3. Describing inconsistent text
      6m 59s
    4. Describing and styling prices
      6m 55s
    5. Applying multiple character styles to the same text
      6m 8s
    6. Describing and styling email addresses
      10m 48s
    7. Dynamically fixing orphaned words with GREP
      9m 0s
  6. 33m 30s
    1. Adding more to the mix: GREP Find/Change
      1m 41s
    2. Understanding queries
      8m 20s
    3. Using formatting and styles as Find/Change criteria
      5m 20s
    4. Preserving and recalling using subexpressions
      7m 49s
    5. Backreferences in search queries
      3m 8s
    6. Cleaning up text with GREP
      2m 45s
    7. Creating a GREP-based text cleanup script
      4m 27s
  7. 43m 45s
    1. Describing imported spreadsheet data
      6m 56s
    2. Rearranging imported spreadsheet data
      7m 17s
    3. Applying styles and formatting with GREP
      11m 14s
    4. Describing and standardizing phone numbers
      9m 20s
    5. Inserting anchored objects with GREP
      8m 58s
  8. 27s
    1. Goodbye
      27s

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Watch the Online Video Course Learning GREP with InDesign
3h 45m Intermediate Nov 18, 2009

Viewers: in countries Watching now:

Learning GREP with InDesign decodes the language of GREP for InDesign users. It shows how this versatile tool can be used for describing text, which can speed up or automate everyday formatting tasks. InDesign expert and graphic designer Michael Murphy introduces the basic concepts of GREP, and shows how to build powerful expressions using metacharacters. Michael also explores many of the little-known features of GREP, explaining how GREP styles and Find/Change can be used to rearrange data and dynamically format text. Exercise files accompany this course.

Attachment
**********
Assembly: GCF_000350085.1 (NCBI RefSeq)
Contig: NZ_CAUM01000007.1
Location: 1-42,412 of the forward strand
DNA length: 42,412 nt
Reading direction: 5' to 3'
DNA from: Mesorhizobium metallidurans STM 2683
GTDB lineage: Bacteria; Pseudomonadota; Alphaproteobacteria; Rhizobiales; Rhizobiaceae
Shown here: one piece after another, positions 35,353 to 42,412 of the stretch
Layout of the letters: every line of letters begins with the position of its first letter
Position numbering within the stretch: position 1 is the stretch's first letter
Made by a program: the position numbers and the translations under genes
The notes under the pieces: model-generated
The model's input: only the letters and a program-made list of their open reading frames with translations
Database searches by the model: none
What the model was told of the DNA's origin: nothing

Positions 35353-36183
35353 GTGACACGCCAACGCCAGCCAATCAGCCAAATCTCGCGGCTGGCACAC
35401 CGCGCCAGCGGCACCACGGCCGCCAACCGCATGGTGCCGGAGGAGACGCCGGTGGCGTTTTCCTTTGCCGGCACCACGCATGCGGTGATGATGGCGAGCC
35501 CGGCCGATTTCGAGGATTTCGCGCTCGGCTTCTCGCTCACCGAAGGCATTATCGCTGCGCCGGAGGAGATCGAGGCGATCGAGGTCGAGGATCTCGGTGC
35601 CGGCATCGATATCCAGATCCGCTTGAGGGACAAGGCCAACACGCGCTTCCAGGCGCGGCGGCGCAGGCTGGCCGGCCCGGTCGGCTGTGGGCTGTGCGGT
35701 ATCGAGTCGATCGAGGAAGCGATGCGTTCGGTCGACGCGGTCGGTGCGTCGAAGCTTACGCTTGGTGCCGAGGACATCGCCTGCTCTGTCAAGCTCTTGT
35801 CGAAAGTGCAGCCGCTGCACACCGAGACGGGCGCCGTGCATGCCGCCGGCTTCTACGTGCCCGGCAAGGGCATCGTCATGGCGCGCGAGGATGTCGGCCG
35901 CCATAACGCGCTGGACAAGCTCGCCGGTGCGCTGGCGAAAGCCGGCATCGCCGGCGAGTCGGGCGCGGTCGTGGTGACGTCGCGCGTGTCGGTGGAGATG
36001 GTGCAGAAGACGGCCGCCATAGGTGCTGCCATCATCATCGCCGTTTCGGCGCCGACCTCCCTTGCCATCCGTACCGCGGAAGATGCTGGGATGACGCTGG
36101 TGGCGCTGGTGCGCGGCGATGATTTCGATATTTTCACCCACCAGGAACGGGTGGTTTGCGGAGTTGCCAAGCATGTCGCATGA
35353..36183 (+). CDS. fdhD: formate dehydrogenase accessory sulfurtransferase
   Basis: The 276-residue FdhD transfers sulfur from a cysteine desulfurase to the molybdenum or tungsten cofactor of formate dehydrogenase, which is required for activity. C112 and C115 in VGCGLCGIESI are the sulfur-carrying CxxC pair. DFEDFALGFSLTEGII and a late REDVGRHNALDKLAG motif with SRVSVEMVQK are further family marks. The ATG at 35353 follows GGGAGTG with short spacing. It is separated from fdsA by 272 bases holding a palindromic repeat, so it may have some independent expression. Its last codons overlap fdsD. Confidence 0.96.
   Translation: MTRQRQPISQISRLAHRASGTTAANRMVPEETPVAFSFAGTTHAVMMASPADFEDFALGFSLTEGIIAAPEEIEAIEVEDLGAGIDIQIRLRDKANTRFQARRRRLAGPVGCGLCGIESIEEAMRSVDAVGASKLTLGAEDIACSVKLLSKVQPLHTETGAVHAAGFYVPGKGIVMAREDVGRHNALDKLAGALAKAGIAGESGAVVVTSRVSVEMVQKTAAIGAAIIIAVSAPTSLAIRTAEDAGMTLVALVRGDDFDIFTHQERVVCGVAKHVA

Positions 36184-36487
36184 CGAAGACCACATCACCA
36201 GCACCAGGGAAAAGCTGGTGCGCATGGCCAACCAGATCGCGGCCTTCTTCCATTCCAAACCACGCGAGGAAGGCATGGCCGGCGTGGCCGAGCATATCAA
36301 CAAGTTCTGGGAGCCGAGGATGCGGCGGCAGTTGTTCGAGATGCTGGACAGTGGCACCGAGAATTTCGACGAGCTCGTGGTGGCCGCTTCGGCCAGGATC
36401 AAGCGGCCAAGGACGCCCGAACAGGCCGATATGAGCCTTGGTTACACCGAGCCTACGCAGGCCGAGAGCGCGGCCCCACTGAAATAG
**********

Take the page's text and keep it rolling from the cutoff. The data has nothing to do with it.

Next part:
Topics include:
  • Using metacharacters, the building blocks of GREP
  • Describing text that may not exist with zero operators
  • Applying multiple character styles to the same text with GREP styles
  • Eliminating orphaned words at the ends of paragraphs
  • Preserving and recalling subexpressions
  • Customizing a GREP-based text cleanup script for long documents
Subject:
Design
Software:
InDesign